• No public exchange or terminal market prices.

  • How will manufacturers respond to lower price for shelled peanuts?

  • Where will peanuts be grown?


Risk management education opportunity l.jpg
Risk Management Education Opportunity State

  • Producers, Bankers, Shellers, Buying Point Managers, USDA/FSA, Production Specialists and County Educators.

  • Lot of focus on program provisions, mechanics and base update/establishment decision.

  • Producers used to delivering peanuts and picking up check, need help in evaluating marketing alternatives and developing price risk management strategies.


Southern region peanut risk management team l.jpg
Southern Region Peanut Risk Management Team State

  • Team formed to address marketing risk issues for peanuts.

  • Group supported by Southern Region Risk Management Education Center

  • Organizers were:

    • Kim Anderson, Oklahoma State University

    • Gary Bullen, NC State University

    • Jim Pease, Virginia Tech University

    • Nathan Smith, University of Georgia


Objectives l.jpg
Objectives State

  • Develop educational materials for marketing peanuts under the new peanut program.

  • Conduct train-the-trainer workshops.

  • Deliver education programs through local producer meetings.


Activities l.jpg
Activities State

  • Two Regional Train-the-Trainer Workshops

    • Roanoke Rapids, NC - December 16, 2003

    • Tifton, Georgia – January 27, 2004

  • Peanut Marketing workshops for producers and county agents in Florida, Georgia, North Carolina, Oklahoma and Virginia

  • CD with presentations and factsheets

  • Revised factsheets are in development


Train the trainer workshops l.jpg
Train-the Trainer Workshops State

  • Original plan to have a regional workshop in each of the three main production regions:

    • Southeast,

    • Southwest,

    • Virginia-Carolina.


Peanut marketing train the trainer workshop topics l.jpg
Peanut Marketing Train-the-Trainer Workshop Topics State

  • Peanut Program Overview and USDA Implementation

  • National Posted Price for Peanuts

  • Domestic and International Structure

  • Peanut Contracting

  • Market Outlook

  • Financial Keys to Success

  • Lender’s Considerations

  • Issues Facing the Peanut Industry


Regional workshops l.jpg
Regional Workshops State

  • North Carolina

    60 Workshop participants: lenders, county agents, buyers, County FSA personnel

  • Georgia

    50 participants: shellers, buying point managers, lenders, agents

  • Participants received CD with copy of presentations and factsheets.


Oklahoma l.jpg
Oklahoma State

  • Schedule conflicts and logistics precluded a regional meeting.

  • Kim Anderson partnered with Shelling Firms and Southwest Peanut Cooperative Marketing Association to do a series of meetings.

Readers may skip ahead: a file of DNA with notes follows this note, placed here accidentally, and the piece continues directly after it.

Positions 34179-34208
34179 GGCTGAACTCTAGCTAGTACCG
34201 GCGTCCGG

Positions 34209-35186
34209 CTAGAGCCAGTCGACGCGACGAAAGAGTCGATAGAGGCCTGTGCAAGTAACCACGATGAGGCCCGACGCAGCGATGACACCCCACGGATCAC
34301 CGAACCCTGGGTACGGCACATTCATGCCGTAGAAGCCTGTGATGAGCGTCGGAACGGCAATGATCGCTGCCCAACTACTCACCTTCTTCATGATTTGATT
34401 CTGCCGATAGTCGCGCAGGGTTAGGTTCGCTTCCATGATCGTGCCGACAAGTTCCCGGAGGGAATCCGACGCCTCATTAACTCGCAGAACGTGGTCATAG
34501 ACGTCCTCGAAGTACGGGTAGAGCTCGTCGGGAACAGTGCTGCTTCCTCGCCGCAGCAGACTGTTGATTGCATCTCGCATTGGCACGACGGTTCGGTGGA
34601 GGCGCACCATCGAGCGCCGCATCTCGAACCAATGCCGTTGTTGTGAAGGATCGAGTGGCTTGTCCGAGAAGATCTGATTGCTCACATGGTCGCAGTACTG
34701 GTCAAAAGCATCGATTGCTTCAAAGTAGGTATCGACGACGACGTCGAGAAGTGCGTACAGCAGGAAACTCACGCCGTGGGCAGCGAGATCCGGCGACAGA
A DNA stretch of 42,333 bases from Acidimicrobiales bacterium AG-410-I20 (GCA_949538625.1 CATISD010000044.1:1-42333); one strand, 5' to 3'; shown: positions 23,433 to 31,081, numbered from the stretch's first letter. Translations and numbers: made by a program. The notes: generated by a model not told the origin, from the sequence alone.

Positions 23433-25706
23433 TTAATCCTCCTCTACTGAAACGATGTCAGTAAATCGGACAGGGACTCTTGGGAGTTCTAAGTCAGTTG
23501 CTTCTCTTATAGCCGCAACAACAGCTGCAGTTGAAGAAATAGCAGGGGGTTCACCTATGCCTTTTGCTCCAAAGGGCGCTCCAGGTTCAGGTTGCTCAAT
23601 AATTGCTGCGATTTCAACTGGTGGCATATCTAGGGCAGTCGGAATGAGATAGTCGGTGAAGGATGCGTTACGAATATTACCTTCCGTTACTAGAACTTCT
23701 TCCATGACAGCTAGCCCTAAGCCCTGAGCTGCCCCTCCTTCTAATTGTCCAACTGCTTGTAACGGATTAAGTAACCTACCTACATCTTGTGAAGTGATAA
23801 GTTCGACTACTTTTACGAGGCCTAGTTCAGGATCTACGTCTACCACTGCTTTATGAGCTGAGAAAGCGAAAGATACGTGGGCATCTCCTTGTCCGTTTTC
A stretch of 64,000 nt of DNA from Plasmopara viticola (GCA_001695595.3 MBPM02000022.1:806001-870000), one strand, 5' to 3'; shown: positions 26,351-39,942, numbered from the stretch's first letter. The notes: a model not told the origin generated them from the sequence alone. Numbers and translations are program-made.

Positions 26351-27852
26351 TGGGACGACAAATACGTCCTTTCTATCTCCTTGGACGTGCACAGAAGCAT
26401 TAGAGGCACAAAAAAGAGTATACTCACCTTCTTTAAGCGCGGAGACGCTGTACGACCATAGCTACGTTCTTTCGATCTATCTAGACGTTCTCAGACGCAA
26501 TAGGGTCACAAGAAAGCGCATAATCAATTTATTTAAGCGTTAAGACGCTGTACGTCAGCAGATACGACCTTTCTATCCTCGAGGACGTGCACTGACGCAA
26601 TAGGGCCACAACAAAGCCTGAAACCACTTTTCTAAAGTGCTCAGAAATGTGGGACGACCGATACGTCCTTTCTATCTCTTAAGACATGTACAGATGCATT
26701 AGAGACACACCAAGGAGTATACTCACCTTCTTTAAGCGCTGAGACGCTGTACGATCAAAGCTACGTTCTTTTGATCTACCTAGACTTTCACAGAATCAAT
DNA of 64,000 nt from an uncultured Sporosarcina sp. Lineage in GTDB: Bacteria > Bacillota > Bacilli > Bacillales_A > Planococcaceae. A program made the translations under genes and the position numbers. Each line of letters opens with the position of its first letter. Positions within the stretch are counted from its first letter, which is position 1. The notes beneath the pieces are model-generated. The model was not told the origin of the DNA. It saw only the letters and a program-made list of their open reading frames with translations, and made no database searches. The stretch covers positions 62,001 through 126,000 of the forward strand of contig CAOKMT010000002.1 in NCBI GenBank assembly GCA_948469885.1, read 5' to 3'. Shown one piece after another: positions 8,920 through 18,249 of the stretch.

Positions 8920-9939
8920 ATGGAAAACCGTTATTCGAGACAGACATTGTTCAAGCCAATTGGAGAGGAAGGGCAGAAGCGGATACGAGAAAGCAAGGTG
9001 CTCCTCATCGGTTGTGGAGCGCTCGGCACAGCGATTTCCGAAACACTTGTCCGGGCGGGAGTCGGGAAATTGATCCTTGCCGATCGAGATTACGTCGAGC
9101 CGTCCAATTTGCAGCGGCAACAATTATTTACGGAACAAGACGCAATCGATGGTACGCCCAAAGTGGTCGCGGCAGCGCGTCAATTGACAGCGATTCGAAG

• Developed Marketing Oklahoma Peanuts factsheet, Excel pricing model, and powerpoint presentations to help producers identify and manage price risk.

  • 12 workshops in Oklahoma where material and information developed by the Southern Region Peanut Risk Management group was shared with about 360 producers, buyers, agricultural industry professionals and educators.



North carolina virginia l.jpg
North Carolina & Virginia State

  • Gary Bullen and Blake Brown conducted 8 peanut meetings with North Carolina producers with a total participation of about 500.

  • Multi-state meeting was organized by Mike Roberts in Virginia, January 2004. Risk management information presented regarding peanut processing, peanut production, peanut cost analysis, marketing alternatives with and without contracting. 277 producers (169 Va, 108 NC), 5 shellers/processors, 27 lenders.

  • Participants received CD containing 2004 budgets and seminar proceedings.


Georgia florida l.jpg
Georgia & Florida State

  • 38 county level producer meetings in GA during 2003 and 2004 covering peanut marketing, 1,483 participants.

  • Agent training in both GA and FL.

  • Southern Peanut Growers Conference, Panama City, FL – Peanut Marketing Options by Nathan Smith, Tim Hewitt and Marshall Lamb, about 125 participants, mostly producers.

  • Series of articles during 2003 on peanut marketing in the Southeastern Peanut Farmer Magazine.


Other training l.jpg
Other Training State

  • Southern Extension Committee Meeting in 2003. Kim Anderson made a presentation on marketing peanuts to joint committees on Farm Management, Marketing and Public Affairs.

  • Nathan Smith presented marketing alternatives to 150 producers at 2003 Ag Expo in South Carolina.


Key marketing issues l.jpg
Key Marketing Issues State

  • Quota was often contracted by shellers to insure their market share.

  • “Loan” peanuts prior to 2002 were thru CCC approved regional grower Cooperative Marketing Associations. Marketed on behalf of the grower through pool.